Chlorinated solvents in groundwater are known to undergo reductive dechlorination reactions with Fe(II)-containing minerals and with corroding metals in permeable-barrier treatment systems. This research investigated the effect of the reaction energy on the reaction pathway for C-Cl bond cleavage in carbon tetrachloride (CCl4). Hartree-Fock, density functional theory, and modified complete basis set ab initio methods were used to study adiabatic electron transfer to aqueous-phase CCl4. The potential energies associated with fragmentation of the carbon tetrachloride anion radical ( .CCl4-) into a trichloromethyl radical ( .CCl3) and a chloride ion (Cl-) were explored as a function of the carbon-chlorine bond distance during cleavage. The effect of aqueous solvation was investigated using a continuum conductor-like screening model. Solvation significantly lowered the energies of the reaction products, suggesting that dissociative electron transfer was enhanced by solvation. The potential energy curves in an aqueous medium indicate that reductive cleavage undergoes a change from an innersphere to an outer-sphere mechanism as the overall energy change for the reaction is increased. The activation energy for the reaction was found to be a linear function of the overall energy change, and the Marcus-Hush model was used to relate experimentally measured activation energies for CCl4 reduction to overall reaction energies. Experimentally measured activation energies for CCl4 reduction by corroding iron correspond to reaction energies that are insufficiently exergonic for promoting the outer-sphere mechanism. This suggests that the different reaction pathways that have been observed for CCl4 reduction by corroding iron arise from different catalytic interactions with the surface, and not from differences in energy of the transferred electrons.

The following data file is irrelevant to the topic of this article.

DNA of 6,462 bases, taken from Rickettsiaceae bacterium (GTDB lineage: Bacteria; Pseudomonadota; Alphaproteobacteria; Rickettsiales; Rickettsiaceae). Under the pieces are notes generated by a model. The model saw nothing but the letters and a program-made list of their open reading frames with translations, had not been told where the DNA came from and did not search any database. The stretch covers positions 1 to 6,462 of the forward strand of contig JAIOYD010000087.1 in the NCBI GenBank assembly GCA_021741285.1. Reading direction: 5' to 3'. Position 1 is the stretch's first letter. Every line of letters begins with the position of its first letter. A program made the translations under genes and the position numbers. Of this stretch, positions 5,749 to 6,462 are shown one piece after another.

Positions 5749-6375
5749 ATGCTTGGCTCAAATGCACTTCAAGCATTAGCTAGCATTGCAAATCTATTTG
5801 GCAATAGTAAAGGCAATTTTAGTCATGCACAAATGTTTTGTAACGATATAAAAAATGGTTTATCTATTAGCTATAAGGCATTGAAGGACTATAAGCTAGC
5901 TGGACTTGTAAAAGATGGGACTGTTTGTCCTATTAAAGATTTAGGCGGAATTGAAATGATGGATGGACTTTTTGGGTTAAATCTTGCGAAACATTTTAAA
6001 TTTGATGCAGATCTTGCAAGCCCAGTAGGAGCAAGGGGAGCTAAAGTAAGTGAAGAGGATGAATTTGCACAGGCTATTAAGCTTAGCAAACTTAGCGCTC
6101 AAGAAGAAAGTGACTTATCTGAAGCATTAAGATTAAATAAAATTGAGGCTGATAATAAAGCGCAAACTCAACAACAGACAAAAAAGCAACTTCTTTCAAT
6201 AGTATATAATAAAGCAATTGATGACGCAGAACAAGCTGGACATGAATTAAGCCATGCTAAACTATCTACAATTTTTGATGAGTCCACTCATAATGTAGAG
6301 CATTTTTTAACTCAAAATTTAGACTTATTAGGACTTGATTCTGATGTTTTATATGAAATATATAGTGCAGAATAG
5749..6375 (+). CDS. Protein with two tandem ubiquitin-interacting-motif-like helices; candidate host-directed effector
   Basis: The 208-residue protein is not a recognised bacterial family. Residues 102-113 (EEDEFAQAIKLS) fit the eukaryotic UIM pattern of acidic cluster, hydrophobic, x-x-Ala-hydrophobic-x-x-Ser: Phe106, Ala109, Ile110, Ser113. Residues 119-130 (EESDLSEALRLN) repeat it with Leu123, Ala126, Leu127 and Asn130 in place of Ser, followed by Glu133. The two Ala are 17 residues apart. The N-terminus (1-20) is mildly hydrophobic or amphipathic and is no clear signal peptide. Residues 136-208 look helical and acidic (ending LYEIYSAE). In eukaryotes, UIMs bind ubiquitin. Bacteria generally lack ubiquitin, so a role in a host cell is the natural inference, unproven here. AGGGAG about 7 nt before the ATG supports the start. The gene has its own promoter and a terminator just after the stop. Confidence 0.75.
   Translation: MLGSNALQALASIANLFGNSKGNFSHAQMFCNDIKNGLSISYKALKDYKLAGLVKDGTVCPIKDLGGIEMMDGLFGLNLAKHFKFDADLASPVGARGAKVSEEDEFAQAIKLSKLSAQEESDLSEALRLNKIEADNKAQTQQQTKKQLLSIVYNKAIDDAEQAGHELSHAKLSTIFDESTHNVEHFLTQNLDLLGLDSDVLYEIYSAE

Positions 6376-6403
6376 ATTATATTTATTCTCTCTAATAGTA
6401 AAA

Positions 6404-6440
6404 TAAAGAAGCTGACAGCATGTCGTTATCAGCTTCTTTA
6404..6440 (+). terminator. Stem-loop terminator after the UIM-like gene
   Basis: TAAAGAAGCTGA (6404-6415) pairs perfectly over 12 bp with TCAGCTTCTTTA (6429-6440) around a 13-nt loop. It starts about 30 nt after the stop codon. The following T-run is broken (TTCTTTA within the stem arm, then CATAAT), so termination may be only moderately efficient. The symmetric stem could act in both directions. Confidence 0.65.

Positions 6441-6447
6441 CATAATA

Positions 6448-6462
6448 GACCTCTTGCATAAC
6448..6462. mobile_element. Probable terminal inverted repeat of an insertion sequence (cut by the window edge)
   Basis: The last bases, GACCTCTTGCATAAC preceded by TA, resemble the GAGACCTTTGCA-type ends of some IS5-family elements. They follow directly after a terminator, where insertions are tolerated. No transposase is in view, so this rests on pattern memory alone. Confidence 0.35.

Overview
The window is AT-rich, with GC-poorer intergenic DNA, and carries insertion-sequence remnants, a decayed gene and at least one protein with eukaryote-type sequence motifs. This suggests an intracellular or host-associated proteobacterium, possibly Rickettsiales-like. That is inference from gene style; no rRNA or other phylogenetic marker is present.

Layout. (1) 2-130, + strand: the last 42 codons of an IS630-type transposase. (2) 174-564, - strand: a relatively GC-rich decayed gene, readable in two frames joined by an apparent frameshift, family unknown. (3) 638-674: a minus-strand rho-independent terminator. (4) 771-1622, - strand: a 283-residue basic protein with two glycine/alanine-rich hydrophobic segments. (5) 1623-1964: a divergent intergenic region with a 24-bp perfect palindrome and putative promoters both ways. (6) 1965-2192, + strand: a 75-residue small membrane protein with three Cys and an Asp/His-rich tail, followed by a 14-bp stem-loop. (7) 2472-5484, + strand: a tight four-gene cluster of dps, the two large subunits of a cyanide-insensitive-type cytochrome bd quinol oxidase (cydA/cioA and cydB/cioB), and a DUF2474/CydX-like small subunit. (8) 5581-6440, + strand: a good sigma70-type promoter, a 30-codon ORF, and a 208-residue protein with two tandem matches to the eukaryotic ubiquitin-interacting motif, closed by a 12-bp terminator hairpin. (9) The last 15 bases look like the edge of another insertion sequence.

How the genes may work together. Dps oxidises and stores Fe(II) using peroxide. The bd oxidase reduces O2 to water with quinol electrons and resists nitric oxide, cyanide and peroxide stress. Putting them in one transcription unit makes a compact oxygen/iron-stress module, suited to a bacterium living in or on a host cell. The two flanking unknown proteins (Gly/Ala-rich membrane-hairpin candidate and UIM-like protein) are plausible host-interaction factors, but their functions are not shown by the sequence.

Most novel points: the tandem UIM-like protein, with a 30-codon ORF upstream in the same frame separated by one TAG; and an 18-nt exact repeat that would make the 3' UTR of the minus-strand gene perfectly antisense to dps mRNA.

ASJC Scopus subject areas
- Environmental Chemistry